So why do I get less bundles than what I selected on Post Pay?
If you look at the texts, I’ve selected 5GB, 400mins for 1000 bob. But I’ve been given 322 minutes, and 4GB data at KES. 806 bob instead. Why?
If you’ve ever rented a house, and the landlady/landlord was a good person, you know that you’re always only charged rent for the days of the month you’ve actually been there. So say your rent is KES. 30,000 and you moved in on 15th, you’ll only pay KES. 15,000 for that month, right?
Well, the same scenario is at play here. I signed up for Post Pay on 7th of March, and will only pay for the amount between now and beginning of April. Safaricom prorates the resources from each bundle option you buy. It may not be a welcome move for everyone, but it makes sense since, at the beginning of next month, I will get all my bundles, and if my current bundles aren’t used up, they will automatically roll over, no expiry!
You also get an email from Safaricom:
Make sure you input the correct email address when signing up. This email address should be easily accessible because this is where you’ll be getting detailed information from Safaricom. I’ve used the same email address where my M-Pesa statements are sent to. It makes life easier.
From the email sent by Safaricom, you get to know how to manage your new Post Pay SIM card. You see how to check for balance, usage, buy bundles, check bills and other things. These aren’t things that are necessary for everyone, I believe, but they’re important.
What changes after Switching to Post Pay?
Well, a lot. You’re now on a completely different platform. Your usage for the month is already set. Your life is waaaay simpler. So here are a couple of things that have changed:
- Credit Limit is how you roll: This is the new way things roll. You no longer have Airtime balance. You have a credit limit. For example, from my KES. 1800 limit, I’ve used up KES. 806, as you’ve seen above. Which means I can still use up about KES. 994 before the month ends. With that remaining credit limit, I can buy other normal data bundles, or call bundles. I can increase or decrease my limits.
- New Shortcodes: For example *144# no longer works. Almost everything you need to do on Post Pay is on *200#. That will be the main shortcode to use.
- Forget about buying Airtime: You can no longer buy airtime. You don’t need it. If you try to buy airtime from M-Pesa it’ll fail. If you try to top up with a scratch card, it’ll fail.
- Sambaza, Bonga Points, Data manager? Well, you can not Sambaza with Post Pay. But if you buy bundles, you will still get your Bonga Points. If you’ve activated data manager, it’ll still work.
- The Priority of use: The bundle that expires will be what’s used up first. So for example, I already have the KES. 1000 bundle that doesn’t expire, but I want some 1GB file and I don’t want to use my bundle. I can purchase a Giga bundle with my limit, and that’s what will be prioritised over my other bundle.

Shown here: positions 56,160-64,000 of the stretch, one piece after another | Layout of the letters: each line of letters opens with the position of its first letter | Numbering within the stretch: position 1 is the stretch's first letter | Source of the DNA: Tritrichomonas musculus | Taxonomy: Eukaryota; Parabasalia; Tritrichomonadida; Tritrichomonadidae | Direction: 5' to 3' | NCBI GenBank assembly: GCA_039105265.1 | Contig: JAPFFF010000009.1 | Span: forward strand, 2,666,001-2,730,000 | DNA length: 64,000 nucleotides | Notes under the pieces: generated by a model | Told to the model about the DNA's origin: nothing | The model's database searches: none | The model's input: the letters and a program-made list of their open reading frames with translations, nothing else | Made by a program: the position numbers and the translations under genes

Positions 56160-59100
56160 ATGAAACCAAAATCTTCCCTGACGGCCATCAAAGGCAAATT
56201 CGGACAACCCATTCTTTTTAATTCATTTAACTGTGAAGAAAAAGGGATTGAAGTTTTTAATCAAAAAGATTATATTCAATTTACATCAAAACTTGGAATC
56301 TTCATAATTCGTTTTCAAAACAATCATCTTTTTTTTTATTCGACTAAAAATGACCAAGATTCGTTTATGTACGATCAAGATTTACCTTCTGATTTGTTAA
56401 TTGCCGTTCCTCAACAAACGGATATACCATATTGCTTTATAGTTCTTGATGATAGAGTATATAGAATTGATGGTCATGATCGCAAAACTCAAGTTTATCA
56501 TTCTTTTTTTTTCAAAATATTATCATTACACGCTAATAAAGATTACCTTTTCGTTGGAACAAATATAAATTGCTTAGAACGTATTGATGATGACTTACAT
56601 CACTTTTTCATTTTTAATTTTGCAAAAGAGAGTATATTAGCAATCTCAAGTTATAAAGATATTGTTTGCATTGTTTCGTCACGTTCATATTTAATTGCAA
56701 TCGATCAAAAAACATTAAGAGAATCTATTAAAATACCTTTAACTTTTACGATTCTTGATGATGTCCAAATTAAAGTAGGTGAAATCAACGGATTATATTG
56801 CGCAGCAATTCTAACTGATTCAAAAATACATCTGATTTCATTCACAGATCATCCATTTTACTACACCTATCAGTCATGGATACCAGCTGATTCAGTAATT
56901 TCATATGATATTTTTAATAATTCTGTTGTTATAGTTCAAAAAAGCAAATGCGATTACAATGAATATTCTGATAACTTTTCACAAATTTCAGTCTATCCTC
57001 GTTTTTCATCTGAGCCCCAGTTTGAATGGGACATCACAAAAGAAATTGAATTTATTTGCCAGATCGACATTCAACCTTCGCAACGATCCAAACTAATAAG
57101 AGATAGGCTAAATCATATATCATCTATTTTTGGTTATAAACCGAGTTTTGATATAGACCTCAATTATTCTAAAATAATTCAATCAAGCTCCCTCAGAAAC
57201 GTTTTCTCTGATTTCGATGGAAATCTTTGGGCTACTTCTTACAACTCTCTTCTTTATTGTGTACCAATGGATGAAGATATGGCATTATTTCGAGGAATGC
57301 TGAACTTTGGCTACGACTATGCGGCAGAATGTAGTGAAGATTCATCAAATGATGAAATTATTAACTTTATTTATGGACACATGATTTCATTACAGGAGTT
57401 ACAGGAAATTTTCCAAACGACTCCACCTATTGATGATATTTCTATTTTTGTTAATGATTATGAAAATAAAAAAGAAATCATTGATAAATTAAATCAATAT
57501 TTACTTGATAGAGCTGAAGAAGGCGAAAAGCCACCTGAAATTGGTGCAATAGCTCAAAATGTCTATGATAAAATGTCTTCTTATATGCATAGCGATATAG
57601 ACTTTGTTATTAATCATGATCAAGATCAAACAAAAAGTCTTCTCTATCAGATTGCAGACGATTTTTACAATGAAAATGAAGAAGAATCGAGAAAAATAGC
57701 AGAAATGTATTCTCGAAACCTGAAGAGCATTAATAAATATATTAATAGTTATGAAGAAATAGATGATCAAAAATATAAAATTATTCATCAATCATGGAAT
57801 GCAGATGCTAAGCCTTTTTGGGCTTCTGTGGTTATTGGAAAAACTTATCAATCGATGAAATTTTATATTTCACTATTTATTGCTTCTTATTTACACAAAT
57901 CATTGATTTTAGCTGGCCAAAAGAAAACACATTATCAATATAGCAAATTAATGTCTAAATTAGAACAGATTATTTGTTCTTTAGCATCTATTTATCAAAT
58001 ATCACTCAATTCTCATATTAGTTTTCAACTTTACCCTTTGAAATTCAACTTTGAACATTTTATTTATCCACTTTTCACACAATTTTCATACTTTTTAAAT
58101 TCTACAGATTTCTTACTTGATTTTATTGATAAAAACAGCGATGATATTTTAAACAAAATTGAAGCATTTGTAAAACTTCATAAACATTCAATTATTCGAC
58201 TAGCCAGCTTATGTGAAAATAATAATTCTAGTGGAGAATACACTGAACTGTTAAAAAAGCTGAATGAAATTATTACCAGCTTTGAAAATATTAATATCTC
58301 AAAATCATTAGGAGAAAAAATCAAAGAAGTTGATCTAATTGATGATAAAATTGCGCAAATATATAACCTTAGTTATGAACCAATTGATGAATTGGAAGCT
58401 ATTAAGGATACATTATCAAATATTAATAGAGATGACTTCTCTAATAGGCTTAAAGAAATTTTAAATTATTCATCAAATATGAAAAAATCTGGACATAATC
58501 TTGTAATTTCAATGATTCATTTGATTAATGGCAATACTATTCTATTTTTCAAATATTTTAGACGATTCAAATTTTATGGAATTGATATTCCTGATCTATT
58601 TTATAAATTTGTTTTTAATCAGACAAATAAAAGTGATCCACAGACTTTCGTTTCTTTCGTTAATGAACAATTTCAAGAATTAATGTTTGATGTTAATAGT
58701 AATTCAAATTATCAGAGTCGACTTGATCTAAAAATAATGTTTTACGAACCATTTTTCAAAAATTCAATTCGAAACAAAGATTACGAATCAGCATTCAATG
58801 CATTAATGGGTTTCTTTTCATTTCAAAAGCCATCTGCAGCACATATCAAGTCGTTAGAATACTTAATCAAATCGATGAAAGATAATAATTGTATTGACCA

What are the Advantages of Safaricom Post Pay?
For me, and I’ve already mentioned this, the main advantage is being able to have a controlled life. Instead of spending without a plan, each month I will know that at the beginning of the month I need to pay for rent, home internet, and for my Post Pay use. With the set limit, I have control over how much I can spend in a month so that I don’t get huge bills I cannot handle.
With the postpay bundles, I am happy that they don’t expire, so they will automatically roll over to the new month. I am happy that I can use them to make calls, and send texts to all networks. I am happy that I can also use the minutes to call China, India, Canada, and the US without incurring any extra charges.
Safaricom has promised that there will be new things added in the future, that will make Post Pay even better. These are:
- Calls to more countries. I hope they include African countries. Please. Especially East African countries.
- Device financing. This is the most exciting part for me. When this rolls out, one will be able to pick up a new phone from Safaricom and pay for it monthly under Post Pay. So for example, the new Galaxy S20 can cost you like 10k a month with minutes, data, and SMS. Then after a certain period, it is yours, or you can exchange it for a new model.
So should you switch to Post Pay?
In the past, Post Pay has been seen as something for the business class. Now, it is actually just for anyone who wants a simple approach to things. Try a Post Pay bundle, and see if you’re comfortable with Safaricom’s offering. Perhaps even, try switching to Post Pay, and buy the normal bundles you always do and see if setting limits, helps you properly manage your life.
Note that if you’re on Blaze you need to unsubscribe, before switching to Post Pay. If you experience any issues unsubscribing, contact Safaricom and they will help you.
In the comment section below, share any issues or concerns you may have, and you will get answers.